Bridging Activities for “A Summer’s Reading” by Bernard Malamud- Let’s Get Creative with Bridging the Texts with Context!
These three Bridging Text and Context ideas for “ A Summer’s Reading” may be used either for your logs/portfolios or tests. The first two are suitable for four and five point students and the third for strong five point students. The article before this, contains two bridging exercises for, The Wave, by Todd Strasser. The bridging ideas on this site are not found in the books we use in our classes. I plan to post bridging activities for many literary pieces which we teach. If you have a bridging idea, please send it and I will add it to the ETC. site for all to see and share.
Remember, there are five steps you should teach your students to enable them to write a good Bridging paragraph. They are:
- Pre- writing– Read the quotation/information and make sure that you understand what it means.
- In the first sentence of your answer write what the quotation/information says.
- In the second sentence (could be second to fourth depending upon if it is written by four or five point students) write how this quotation/information connects to the literary piece that we read.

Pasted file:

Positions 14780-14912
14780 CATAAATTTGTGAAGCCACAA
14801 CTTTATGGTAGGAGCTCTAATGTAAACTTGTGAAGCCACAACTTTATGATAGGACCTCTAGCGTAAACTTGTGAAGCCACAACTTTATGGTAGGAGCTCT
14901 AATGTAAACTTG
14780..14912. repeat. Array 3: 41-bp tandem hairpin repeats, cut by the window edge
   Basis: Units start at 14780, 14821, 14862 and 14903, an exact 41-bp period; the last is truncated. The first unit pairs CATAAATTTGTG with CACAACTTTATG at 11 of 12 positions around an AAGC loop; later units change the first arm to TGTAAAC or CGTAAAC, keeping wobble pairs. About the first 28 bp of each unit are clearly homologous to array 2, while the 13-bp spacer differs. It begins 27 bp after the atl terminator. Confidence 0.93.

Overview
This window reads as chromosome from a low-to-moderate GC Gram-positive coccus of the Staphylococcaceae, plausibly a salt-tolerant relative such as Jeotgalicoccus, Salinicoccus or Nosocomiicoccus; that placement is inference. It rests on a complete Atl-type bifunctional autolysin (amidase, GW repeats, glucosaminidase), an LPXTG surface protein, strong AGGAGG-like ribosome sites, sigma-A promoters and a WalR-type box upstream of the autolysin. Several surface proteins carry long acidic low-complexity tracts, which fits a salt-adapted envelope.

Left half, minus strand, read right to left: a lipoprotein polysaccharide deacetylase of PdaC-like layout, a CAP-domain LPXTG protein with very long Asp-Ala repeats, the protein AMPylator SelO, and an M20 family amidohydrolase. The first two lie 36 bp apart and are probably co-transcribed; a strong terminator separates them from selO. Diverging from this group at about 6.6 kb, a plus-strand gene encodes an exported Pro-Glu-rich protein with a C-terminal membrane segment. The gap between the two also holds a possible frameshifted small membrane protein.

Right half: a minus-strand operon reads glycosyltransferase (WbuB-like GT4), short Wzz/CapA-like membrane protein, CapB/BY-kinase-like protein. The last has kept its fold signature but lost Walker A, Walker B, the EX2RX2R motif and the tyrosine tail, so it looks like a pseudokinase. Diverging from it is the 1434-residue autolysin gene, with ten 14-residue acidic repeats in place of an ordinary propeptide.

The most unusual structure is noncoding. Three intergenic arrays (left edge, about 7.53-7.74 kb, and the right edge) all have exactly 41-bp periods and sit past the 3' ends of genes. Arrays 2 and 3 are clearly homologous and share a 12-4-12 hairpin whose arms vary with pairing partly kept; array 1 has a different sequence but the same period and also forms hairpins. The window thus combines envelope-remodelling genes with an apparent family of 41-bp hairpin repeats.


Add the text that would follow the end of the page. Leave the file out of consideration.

- The next two to four sentences should give at least one example to support what you wrote for answer three. These examples must come from the literary piece.
- The last sentence is a concluding sentence. It completes your paragraph and may refer back to the quotation/information. For example: In conclusion, we can see from these examples that the author wanted to show this idea (state the idea from the quotation/information) when writing the poem/short story/novel.
Bridging Ideas for: “A Summer’s Reading”
By: Bernard Malamud
- “There comes a time in a man’s life when to get where he has to go- if there are no doors or windows he walks through a wall.” Bernard Malamud Explain how this quotation connects to the story, “A Summer’s Reading”.
- “We have two lives, the one we learn with and the life we live after that.” Bernard Malamud Explain how this quotation connects to the story, “A Summer’s Reading”.
- Most of Bernard Malamud’s stories depict the search for hope and meaning within the bleak enclosures of poor urban settings. Writing in the second half of the twentieth century, Malamud was well aware of the social problems of his day, but he often depicted love as redemptive and sacrifice as uplifting. Explain how this information connects to the story, “A Summer’s Reading”.